Microsoft Azure has become a realistic competitor to Amazon Web Services (AWS) on the IaaS market as more organizations have shifted their operations to the cloud, according to a 451 research paper.
For participants using multiple cloud platforms, AWS still remained the main IaaS provider for 39 percent of respondents, but 35 percent of surveyed organizations stated that Azure was now their main cloud provider, compared to only 22 percent in 2015, according to a 451 Research survey of 700 IT decision makers. Azure’s rise to success was particularly notable in European participants, where it actually beat the incumbent AWS, with 43.7 percent reporting it is their prime provider, against 32 percent who still preferred AWS.
Azure on the rise
More than half (55.8 percent) of respondents reported using AWS, but contrary to precedent, Amazon’s public cloud services did not receive top customer reviews on the basis of value for money, where Google’s Cloud Platform came top. Nor were they found to best understand customers’ businesses, ranking third behind both IBM’s Softlayer and Microsoft Azure.
Microsoft Azure’s success can undoubtedly be linked to its rapid physical expansion in recent years. Launched in 2010, Azure recently opened massive data centers in the UK, the Netherlands and launched two regions in Korea. It is expected to launch two new regions in the States (Texas and Arizona) and France (south and central) later this year, and has plans for another two data centers in Ireland.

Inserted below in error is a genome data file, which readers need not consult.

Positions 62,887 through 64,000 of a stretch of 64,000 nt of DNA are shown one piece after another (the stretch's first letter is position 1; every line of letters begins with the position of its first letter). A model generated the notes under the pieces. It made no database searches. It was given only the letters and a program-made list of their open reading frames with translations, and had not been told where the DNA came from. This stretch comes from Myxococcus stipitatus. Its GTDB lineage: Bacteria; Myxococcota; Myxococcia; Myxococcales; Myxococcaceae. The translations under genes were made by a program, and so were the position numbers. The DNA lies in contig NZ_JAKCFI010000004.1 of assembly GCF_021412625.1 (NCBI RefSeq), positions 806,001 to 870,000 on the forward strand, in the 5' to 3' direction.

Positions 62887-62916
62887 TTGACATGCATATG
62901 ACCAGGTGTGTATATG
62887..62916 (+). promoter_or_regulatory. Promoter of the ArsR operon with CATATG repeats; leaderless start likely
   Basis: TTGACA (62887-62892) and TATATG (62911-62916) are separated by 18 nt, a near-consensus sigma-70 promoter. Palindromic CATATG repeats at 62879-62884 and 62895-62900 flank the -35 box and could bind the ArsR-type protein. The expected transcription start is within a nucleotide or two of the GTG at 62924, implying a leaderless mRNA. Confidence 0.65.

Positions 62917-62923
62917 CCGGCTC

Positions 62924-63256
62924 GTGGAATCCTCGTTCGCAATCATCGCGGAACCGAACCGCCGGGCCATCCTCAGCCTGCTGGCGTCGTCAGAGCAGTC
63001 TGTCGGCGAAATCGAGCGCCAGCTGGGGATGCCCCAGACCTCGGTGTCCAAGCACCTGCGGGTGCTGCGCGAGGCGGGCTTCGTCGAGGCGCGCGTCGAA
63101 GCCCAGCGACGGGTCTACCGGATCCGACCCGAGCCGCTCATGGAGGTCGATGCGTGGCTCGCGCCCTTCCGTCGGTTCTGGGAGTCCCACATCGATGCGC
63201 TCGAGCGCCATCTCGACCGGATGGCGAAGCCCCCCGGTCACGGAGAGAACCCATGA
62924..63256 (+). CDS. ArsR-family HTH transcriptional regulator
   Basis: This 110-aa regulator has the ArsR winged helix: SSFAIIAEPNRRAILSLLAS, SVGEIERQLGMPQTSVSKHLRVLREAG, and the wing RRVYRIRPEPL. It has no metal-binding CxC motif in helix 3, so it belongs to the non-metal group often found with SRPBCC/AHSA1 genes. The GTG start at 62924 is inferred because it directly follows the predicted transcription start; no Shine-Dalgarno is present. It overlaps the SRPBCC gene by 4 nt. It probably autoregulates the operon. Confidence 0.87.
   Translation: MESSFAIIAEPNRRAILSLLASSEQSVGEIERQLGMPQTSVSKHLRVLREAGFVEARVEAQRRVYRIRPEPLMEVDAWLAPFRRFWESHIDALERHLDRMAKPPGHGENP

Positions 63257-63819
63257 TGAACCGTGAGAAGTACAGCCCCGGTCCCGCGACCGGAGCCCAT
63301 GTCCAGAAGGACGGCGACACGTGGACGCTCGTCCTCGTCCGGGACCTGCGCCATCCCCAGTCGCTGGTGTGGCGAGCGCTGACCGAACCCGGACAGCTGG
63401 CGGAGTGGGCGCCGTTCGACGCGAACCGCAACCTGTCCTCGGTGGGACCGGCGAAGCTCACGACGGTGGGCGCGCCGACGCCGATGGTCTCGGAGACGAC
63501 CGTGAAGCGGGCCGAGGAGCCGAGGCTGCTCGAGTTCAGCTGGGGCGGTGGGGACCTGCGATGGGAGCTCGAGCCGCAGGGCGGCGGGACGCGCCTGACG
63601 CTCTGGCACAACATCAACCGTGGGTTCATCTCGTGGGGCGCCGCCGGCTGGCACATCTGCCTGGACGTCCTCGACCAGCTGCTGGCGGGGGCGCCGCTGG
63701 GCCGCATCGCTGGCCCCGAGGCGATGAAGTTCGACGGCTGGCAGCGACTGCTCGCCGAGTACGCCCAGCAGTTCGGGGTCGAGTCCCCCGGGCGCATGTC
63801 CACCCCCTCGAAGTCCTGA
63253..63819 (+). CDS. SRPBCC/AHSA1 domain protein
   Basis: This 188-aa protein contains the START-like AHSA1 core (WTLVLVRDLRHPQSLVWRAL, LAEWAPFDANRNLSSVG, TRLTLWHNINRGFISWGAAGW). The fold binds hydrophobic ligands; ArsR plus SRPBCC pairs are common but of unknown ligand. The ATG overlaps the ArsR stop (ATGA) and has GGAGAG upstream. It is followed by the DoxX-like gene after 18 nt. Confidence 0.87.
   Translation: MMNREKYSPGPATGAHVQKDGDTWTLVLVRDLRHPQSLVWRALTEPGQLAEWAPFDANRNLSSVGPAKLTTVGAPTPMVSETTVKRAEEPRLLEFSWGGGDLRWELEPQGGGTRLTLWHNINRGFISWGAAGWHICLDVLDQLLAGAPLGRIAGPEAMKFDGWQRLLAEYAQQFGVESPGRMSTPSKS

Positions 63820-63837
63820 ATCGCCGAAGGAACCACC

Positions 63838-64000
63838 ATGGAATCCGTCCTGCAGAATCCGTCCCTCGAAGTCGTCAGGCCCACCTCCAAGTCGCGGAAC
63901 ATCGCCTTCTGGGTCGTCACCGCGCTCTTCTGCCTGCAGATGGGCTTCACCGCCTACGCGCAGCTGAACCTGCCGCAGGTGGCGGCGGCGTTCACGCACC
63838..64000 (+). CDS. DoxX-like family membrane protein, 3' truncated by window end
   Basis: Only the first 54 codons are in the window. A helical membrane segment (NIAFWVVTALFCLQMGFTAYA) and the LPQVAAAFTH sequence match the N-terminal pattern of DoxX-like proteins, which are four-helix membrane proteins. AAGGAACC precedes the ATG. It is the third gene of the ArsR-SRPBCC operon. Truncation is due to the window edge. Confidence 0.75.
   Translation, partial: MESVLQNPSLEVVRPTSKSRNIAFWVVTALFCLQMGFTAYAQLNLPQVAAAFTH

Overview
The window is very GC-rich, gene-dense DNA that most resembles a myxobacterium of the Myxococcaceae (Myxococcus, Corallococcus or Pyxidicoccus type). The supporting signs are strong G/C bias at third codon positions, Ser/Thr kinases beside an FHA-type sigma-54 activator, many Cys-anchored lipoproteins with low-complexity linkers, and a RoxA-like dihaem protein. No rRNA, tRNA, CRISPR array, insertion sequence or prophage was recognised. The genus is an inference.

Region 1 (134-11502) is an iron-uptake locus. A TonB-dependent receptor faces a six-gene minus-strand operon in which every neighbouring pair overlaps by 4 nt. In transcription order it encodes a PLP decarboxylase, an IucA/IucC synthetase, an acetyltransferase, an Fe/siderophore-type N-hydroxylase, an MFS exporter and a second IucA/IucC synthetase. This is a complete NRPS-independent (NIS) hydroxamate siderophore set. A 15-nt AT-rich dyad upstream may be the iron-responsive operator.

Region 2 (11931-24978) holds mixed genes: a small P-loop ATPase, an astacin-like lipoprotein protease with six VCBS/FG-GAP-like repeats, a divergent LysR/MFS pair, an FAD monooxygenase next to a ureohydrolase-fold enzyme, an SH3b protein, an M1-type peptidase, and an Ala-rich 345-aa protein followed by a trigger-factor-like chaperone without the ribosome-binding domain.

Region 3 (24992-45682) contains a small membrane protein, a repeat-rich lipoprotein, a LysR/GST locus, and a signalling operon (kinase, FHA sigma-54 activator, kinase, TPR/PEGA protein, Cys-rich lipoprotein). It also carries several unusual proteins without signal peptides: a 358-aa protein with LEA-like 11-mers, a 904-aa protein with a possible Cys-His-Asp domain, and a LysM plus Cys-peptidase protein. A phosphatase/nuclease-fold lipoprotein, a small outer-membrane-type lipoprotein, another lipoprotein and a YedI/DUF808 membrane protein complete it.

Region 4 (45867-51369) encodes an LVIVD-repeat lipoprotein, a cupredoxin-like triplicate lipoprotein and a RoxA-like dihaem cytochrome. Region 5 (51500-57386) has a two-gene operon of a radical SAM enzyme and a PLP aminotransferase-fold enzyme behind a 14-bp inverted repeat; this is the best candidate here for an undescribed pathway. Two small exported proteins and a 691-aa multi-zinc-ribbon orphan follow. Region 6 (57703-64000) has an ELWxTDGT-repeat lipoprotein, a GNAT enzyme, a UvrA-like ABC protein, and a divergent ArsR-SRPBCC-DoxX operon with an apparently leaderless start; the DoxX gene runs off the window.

And in the context of “cloud everything” strategies adopted by organizations worldwide, AWS is thriving, despite losing market shares to Azure.
AWS operates in 16 geographical regions, each of which comprises a number of availability zones made up of multiple data centers. The company will be launching another three regions in 2017 – in China, India and the UK – and another in Sweden in 2018.
Users see the cloud as the answer to increasingly out-of-touch IT environments, according to the latest edition of 451 Group’s “Voice of the Enterprise (VotE): Cloud Transformation study,” which surveyed 700 organizations across a spectrum of public and private organizations worldwide, ranging from ”small” to ”very large”.
Eight out of ten participants felt that their IT environments “require moderate or significant transformation to meet business requirements” via increased and improved use of the public cloud. However, participants also expressed a degree of doubt in cloud providers’ current ability to align specific business requirements with the service they are able to provide.
To get a better idea of what clients expect from the public cloud, the study separated assessment criteria in terms of what motivates organizations in their choice of public cloud provider (the promise) and the degree of fulfillment of these expectations.
Thus, all cloud providers received high praise for their ability to ensure performance, security and technical expertise, but were felt to be lacking in their understanding of business requirements and provision of support, be that enterprise-level customer assistance, or multi and hybrid cloud support.